In the mid-70's, a Russian technician, Pavel Nikolayevich Yablochkov, finds out that kaolin is a good electrical conductor when exposed to high temperature. After that, in order not to be unsubstantiated, he creates a kaolin lamp. The filament in such a lamp did not burn out in the open air. However, the inventor's sphere of interest quickly moved on to the arc lamps.
In 1878, an English scientist, Joseph Wilson Swan, receives a patent for a lamp with a carbon rod. The rarefied oxygen atmosphere that surrounded the rod increased the light brightness. A year later, Thomas Edison patents the lamp with a carbon rod again, but transforms it significantly. Its burning time increases to 40 hours. The whole idea was to choose the right material for the rod. After numerous experiments and tests, Edison introduced the light bulb into human daily life. In addition to the right material and the right design, he fine-tuned the artificial light source with a switch and unified the bases.
You might think, what could be better than that? However, other researchers continued to improve the invention. Alexander Nikolayevich Lodygin became a new hero in the world of electric illumination. He created tungsten and molybdenum filaments and then twisted them into a spiral shape.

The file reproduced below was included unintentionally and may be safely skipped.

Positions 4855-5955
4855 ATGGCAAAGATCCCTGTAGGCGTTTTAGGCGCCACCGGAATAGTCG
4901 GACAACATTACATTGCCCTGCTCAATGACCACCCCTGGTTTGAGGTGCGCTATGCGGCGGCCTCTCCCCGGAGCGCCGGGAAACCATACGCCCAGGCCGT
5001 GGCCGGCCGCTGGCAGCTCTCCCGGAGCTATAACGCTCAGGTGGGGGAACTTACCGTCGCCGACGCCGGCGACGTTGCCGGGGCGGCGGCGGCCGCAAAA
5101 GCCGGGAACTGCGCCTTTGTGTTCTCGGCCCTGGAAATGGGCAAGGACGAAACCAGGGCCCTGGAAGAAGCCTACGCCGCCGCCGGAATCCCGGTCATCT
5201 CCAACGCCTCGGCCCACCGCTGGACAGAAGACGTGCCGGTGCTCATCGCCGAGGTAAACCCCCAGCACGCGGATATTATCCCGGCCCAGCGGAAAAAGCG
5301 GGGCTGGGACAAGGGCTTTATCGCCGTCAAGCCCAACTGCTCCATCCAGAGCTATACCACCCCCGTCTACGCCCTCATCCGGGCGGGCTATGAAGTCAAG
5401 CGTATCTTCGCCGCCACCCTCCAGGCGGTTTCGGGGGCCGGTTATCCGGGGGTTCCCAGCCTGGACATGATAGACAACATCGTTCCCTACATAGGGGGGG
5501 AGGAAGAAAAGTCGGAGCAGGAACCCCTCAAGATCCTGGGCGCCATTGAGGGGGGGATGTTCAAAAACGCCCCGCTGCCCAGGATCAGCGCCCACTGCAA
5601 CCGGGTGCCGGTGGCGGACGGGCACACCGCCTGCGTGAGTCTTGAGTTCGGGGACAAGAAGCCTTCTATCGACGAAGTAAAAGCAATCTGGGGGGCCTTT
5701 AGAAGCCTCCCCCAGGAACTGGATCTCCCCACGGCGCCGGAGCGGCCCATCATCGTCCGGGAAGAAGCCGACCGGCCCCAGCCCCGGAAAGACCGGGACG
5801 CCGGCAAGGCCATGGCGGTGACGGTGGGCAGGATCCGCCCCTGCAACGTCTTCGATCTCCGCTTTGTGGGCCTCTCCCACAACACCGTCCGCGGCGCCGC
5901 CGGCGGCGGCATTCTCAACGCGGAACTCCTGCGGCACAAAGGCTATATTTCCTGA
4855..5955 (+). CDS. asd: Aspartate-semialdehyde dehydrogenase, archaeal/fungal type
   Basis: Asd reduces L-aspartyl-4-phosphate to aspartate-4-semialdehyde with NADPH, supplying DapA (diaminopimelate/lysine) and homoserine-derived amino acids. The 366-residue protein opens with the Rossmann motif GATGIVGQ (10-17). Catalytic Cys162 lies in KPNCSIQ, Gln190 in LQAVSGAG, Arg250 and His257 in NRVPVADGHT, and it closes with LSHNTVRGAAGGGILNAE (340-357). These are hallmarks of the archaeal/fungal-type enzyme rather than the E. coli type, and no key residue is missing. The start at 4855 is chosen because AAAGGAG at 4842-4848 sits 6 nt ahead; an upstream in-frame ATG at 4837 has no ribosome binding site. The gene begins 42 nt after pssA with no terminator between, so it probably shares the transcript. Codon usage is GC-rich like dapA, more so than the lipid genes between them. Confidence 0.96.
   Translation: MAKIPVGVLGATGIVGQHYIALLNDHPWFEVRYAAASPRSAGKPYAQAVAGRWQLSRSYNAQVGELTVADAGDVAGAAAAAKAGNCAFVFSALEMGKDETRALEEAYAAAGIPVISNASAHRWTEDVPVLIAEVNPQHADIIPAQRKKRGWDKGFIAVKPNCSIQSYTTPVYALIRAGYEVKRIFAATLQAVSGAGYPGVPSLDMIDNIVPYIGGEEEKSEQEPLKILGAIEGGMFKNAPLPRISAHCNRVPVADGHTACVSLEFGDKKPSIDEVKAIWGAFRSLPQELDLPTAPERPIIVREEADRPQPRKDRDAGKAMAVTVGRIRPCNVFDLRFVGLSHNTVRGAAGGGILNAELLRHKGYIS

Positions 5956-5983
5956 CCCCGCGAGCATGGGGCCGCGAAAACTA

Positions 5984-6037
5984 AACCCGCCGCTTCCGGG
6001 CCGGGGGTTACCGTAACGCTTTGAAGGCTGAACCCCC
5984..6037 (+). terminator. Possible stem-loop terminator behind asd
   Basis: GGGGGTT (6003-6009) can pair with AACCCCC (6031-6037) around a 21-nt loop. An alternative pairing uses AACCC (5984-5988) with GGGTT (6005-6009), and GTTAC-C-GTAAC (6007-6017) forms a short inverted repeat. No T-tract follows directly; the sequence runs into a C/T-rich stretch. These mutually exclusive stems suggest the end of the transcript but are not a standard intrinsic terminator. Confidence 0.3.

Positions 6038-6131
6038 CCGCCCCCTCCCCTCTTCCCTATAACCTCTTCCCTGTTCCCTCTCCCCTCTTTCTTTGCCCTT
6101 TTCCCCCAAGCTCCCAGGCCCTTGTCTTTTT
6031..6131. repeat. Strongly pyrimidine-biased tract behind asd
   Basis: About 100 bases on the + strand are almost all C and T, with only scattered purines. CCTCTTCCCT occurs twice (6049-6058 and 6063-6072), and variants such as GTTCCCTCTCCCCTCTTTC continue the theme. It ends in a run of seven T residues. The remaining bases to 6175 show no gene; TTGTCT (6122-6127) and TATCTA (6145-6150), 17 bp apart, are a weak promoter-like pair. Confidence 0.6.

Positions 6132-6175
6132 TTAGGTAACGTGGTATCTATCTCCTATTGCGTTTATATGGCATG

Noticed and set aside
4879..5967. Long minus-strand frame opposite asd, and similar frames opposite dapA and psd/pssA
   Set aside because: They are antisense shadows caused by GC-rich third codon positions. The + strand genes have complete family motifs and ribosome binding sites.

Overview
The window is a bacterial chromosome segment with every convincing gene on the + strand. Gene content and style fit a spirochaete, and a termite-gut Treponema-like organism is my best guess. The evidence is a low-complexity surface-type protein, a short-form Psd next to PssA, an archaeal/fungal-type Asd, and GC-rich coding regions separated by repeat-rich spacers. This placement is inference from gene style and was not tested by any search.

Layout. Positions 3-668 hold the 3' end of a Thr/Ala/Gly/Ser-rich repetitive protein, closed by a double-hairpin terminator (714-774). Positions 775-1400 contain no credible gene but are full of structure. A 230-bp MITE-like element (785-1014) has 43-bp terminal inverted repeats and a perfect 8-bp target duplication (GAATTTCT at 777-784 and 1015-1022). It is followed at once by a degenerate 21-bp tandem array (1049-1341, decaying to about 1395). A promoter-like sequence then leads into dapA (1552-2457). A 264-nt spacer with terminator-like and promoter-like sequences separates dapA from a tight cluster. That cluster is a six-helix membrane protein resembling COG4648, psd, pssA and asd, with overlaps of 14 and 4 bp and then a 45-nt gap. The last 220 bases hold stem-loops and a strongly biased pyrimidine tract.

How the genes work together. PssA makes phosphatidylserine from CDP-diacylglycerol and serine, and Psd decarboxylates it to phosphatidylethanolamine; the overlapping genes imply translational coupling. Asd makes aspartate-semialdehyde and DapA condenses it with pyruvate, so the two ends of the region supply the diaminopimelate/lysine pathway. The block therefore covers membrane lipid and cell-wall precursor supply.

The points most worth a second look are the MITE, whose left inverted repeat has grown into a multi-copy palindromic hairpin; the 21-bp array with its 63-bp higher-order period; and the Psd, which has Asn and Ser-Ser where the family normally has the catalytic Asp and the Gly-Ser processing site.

After that, the inventors continued to experiment, primarily with the filament material. They used such materials as magnesium oxide, thorium, zirconium, yttrium, metallic osmium, and tantalum. However, in this case, tungsten proved to be the best. In 1906, Lodygin sells his patent to General Electric. Tungsten takes the lead, and, after Irving Langmuir came up with the idea of filling the bulb with a heavy noble gas called Argon, the problem of the short life of electric light was solved. Tungsten filaments outperformed all their competitors.
So Many Kinds of Light Bulbs
Today, if we go to a store, we will see a lot of different lamps:
classic incandescent lamps,
energy saving lamps,
sodium vapor lamps,
xenon arc lamps,
And it is not a complete list. Let us tell you more about some of them.
The fluorescent lamp, or the daylight lamp, is a “descendant” of the first gas discharge lamp. The principle of its operation was discovered by Mikhail Vasilyevich Lomonosov when he ran a current through a glass ball filled with hydrogen and saw that the gas could emit light. In 1891, Nikola Tesla patented the electric lighting with gas discharge lamps. They were based on argon gas, and luminescence itself was actually a non-thermal glow that occurs after a substance absorbs energy. The luminous efficiency of such a lamp was many times higher than that of a conventional incandescent lamp at the same wattage. Such models became popular for illuminating large workrooms, as they were brighter and more enduring than conventional light bulbs.